Police Commissioner Dan Saltzman issued an apology this afternoon to the family of James P. Chasse Jr. as he announced the $1.6 million settlement the city reached with the Chasse family in their federal wrongful death and civil rights lawsuit against Portland police.
The city of Portland and the Chasse family reached the deal — the largest settlement of a tort claim in the city’s history — about 4 p.m. Monday after a full day of negotiations with U.S. District Judge Ann Aiken mediating. It still must be approved by the City Council, possibly as early as next Wednesday.
“I believe this proposal to be in the best interest of our city and community,” Saltzman said, speaking in the atrium of City Hall. “I would like to express my deepest apology on behalf of the city to the Chasse family for the loss of their son and brother.”
Saltzman said both sides wanted to avoid a trial, and acknowledged that had the case gone to trial in U.S. District Court, “probably the city’s image would be tarnished.”
Under the terms of the settlement, the city is expected to release the Portland police internal affairs investigative report and its training division’s examination of the Sept. 17, 2006, death in-custody case.
Both documents had been part of a court protective order while the lawsuit was pending. Saltzman said the documents would be released “soon,” noting that certain personal information has to be redacted before their release.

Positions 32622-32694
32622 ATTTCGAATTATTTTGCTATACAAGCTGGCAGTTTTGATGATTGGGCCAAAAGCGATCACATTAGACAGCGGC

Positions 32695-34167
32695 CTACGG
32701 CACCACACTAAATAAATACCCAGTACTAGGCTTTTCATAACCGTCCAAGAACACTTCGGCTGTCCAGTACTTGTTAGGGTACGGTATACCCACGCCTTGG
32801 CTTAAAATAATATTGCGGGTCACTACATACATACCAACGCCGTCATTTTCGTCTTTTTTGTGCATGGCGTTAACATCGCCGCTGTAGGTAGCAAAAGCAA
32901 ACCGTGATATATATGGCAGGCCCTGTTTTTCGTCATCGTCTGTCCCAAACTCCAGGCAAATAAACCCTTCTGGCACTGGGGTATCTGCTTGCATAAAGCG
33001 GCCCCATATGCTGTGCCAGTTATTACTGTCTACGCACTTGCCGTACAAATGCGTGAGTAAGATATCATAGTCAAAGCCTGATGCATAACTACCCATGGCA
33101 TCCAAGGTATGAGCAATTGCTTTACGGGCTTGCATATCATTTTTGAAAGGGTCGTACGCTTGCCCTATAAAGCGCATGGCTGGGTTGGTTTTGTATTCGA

“I believe the public needs to see and fully understand the events leading up to Chasse’s death,” Saltzman said.
Tom Steenson, the Chasse family attorney, said the family is hopeful that sharing the police investigative reports and training documents from the Chasse case will “help the public in its quest for a more open and accountable Portland Police Bureau.”
The family believed that James Chasse Jr. “would have wanted the truth to come out by settling the case now” and thanked the community for supporting the family over the past 3 1/2 years, according to a statement Steenson released today.
Police Chief Rosie Sizer, in a prepared statement, said she was “relieved” by the settlement.
“And I believe that the Chasse family deserves compensation for their loss,” Sizer wrote. “I hope that James Chasse’s family also takes some comfort in the changes that the Portland police has made.”
But Sizer, who said she felt frustrated by not being able to publicly address the death-in-custody case because of the pending litigation, said today that she believes the police bureau and officers involved “have been unfairly demonized.” She called Chasse’s death a “horrible accident and not a ‘beating death,’ as Chasse’s family lawyer has argued.
Saltzman said he hopes with the settlement that the city can “begin to heal from the tragic death” of Chasse. He said the case pushed the city and county to look at how to improve services to the mentally ill, and the police bureau to improve its medical transport policy and extend crisis intervention training to all officers.
The city’s self-insurer will cover the initial $1 million, and its secondary insurance carrier will cover the remainder. None of the settlement award will come from the general fund, Saltzman said.
City Attorney Linda Meng said the city has spent more than $1 million in labor, and about $220,000 in external costs, such as paying for experts, travel, and depositions.
In a document filed in court Monday, U.S. District Court clerk Mary L. Moran filed an “order of dismissal” in the case.